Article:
Shown above is the first elevations of a six storey condo proposed for Scott Street. Small buildings like this are called boutique buildings. It will have about 30 units, with one commercial space on the ground floor. Since the lot has access only on the Scott frontage, the building face has the storefront, main entrance, then parking garage ramp, all in a row. Exterior is brick and stucco with glass balcony railings.
The building is proposed for the vacant lot immediately west of West Village Private, which joins Scott at the same intersection as does Lanark Avenue, near the Metropole condo tower. This condo is on the southwest side of Scott. When the West Village was being pre-sold about 4 years ago, the initial sales office was on this lot, and I vaguely recall that even then it was proposed as an apartment site. I also vaguely recall that Larco (the WestVillage developer) also owned the bank note printing plant behind the West Village that also faces Richmond Road at Kirkwood. I like the idea of condos there better than the original suggested new Cdn Tire which relocated to Carling in any case.
Condos in the area seem to sell like hotcakes. The Thieberge Homes building on Richmond between Island Park Dr and the Metro store are 80% sold in just the few weeks since they opened their sales office. Most units are smallish one bedrooms (500-600 sq ft @ $425+/sq ft). Buyers fall into two main groups: first timer DINKs; and older Empty Nesters.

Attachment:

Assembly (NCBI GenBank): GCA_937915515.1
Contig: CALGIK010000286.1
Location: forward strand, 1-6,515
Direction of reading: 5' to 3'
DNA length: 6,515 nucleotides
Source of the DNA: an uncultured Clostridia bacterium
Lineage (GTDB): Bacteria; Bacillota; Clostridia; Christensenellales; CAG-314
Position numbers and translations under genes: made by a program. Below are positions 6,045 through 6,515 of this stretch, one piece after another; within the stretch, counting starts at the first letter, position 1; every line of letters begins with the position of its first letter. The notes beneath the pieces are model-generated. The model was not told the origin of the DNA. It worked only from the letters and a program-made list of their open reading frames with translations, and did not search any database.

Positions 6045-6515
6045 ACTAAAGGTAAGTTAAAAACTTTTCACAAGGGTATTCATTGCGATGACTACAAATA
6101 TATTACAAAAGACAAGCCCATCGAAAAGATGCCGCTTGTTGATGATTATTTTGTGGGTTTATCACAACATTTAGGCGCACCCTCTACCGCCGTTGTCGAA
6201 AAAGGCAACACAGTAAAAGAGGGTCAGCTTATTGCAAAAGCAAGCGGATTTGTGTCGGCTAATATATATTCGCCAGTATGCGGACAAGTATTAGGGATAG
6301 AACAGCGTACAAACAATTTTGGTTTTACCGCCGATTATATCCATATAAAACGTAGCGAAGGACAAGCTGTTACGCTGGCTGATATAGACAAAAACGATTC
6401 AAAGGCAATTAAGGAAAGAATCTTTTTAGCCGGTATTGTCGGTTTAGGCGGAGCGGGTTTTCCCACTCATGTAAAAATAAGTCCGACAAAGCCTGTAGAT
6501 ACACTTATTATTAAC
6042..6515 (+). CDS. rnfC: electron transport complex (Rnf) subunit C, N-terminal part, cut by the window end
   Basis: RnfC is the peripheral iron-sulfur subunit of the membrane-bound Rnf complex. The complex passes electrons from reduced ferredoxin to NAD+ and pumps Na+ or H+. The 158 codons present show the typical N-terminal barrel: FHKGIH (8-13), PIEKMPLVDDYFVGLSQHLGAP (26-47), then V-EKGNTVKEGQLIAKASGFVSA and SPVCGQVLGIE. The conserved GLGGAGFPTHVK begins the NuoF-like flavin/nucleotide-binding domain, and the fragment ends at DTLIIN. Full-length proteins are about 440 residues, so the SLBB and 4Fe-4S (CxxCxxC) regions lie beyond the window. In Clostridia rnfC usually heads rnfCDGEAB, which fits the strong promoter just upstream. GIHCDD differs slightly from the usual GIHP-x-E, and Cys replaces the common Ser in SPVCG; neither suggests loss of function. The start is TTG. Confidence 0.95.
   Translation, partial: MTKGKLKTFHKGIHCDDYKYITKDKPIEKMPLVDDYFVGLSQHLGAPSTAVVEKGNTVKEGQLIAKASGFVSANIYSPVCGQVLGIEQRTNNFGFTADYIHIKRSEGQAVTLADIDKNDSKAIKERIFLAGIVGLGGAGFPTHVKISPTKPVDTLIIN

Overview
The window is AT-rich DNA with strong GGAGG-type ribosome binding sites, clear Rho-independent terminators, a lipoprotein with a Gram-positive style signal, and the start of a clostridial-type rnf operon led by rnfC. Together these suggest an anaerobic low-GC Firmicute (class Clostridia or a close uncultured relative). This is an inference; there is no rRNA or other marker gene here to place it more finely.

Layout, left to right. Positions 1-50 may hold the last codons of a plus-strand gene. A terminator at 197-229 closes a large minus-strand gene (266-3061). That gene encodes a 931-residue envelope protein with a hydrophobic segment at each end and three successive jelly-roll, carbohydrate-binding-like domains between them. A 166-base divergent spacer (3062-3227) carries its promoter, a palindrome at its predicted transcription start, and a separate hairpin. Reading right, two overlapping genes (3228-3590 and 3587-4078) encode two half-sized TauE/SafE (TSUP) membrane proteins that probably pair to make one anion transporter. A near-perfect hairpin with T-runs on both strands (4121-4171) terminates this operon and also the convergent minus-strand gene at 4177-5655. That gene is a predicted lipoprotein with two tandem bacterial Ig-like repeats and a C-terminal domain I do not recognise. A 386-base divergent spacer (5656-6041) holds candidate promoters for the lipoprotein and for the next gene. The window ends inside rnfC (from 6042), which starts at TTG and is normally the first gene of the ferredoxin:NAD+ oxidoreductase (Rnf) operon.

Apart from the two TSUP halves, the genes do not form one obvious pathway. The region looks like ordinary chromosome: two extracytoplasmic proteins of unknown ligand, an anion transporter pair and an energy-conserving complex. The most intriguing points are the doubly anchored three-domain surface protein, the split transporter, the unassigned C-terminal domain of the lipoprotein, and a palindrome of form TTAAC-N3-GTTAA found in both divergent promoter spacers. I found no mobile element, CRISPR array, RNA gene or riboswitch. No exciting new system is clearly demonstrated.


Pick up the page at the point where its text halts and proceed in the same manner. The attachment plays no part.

Scott Street will be undergoing a community design plan (CDP) in the next year or two. Apparently some decisions have already been made, since the builder has been instructed by the City to move it right up to the lot front. Apparently when Scott is redone it is to be in the “traditional main street” format (like Preston, West Wellington, Bank Street)? This building is considerably shorter than the one facing Scott as proposed for the Westboro Collection, the McRae Avenue site behind and across from Trailhead.
It will be very interesting to see if the City can manage to develop Scott as a traditional main street format when it is presently a mish-mash of houses and commercial, some old, some new. They deserve credit for the attempt, in my opinion, since considerable redevelopment is expected all the street in the next decade and it is better to plan before development than after.